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An ethnographical analysis of HIV/AIDS in the Venda region of South Africa: Politics, peer education and music.

McNeill, Fraser George (2007) An ethnographical analysis of HIV/AIDS in the Venda region of South Africa: Politics, peer education and music. PhD thesis, London School of Economics and Political Science (United Kingdom).

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Abstract

This thesis explores the dynamics of HIV/AIDS in the Venda region of South Africa through an exploration of post-apartheid traditionalism and the anthropology of knowledge at the juncture of planned AIDS interventions. It argues that current policies of peer education act to reinforce the patriarchal Venda aetiology through which men and older women explain sexually transmitted infections in terms of blood related taboos and the build up of pollution. This has resulted in a situation where many Venda men are more concerned with who they sleep with, rather than how "safe" the encounter may be, and has reinforced or even given rise to widely held idea that condoms cause AIDS. By looking at AIDS education through the political economy of traditional leadership in the region, the thesis locates concepts of AIDS, musical performance, power, generational authority, death and secrecy in the context of a post-apartheid struggle for the consolidation of political power between the royal houses of Mphephu and Tshivhase. This has exacerbated historical tensions between the rival centres of power, and encouraged the implementation of policies through which the ANC doctrine of African renaissance has taken centre stage. It argues that, in this context, official attempts to increase the frequency of female initiation schools have bolstered the generational authority of older women and increased the extent to which HIV/AIDS is understood through the "folk model" of blood taboos and pollution. Although peer education creates a space in which younger women - mostly through the singing of songs - promote biomedical notions of sexual health and healing, this space should not be conceptualised simply as a site of "resistance" against these structural forms of authority. It also provides them with a basis for securing positions of employment in health-related government programmes, and as such acts as a potential vehicle for upward mobility among the rural poor. Their desire to change the social/sexual health environment is thus matched by their desire to transcend and move away from it, given that it constructs them as vectors of the virus.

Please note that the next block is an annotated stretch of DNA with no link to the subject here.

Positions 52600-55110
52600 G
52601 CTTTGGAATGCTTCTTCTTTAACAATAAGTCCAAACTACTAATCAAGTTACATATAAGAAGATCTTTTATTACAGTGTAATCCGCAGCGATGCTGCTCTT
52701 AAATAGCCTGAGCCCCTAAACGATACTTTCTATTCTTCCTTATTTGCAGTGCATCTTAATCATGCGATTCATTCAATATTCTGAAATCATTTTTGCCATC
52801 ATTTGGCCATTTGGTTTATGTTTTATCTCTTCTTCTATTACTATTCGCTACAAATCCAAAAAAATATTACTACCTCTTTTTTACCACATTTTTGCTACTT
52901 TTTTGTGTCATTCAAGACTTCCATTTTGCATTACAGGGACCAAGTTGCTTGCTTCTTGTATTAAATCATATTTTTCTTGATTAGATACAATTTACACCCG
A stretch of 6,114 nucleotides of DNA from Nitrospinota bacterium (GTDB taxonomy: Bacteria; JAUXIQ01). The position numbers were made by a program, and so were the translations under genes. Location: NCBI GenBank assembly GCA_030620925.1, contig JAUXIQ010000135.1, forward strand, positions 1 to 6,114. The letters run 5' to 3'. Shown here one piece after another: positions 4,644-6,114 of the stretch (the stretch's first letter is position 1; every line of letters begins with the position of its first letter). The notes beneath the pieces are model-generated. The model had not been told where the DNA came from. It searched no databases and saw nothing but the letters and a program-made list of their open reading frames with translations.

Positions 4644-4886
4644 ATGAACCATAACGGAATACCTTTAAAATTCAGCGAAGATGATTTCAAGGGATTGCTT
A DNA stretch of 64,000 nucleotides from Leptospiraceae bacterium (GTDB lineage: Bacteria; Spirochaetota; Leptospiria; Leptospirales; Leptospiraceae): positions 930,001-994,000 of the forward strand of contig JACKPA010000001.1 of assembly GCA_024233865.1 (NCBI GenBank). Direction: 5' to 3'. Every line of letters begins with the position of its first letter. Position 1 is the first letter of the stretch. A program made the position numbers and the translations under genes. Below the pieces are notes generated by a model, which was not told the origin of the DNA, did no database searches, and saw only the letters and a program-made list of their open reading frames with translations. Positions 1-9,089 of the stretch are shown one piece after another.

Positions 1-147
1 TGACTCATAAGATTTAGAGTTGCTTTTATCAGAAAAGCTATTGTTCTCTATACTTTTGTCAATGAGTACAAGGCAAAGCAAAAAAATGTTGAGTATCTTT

Item Type: Thesis (PhD)
Uncontrolled Keywords: Anthropology, Cultural, South African Studies
Sets: Collections > ProQuest Etheses
Departments > Anthropology
URI: http://etheses.lse.ac.uk/id/eprint/2700

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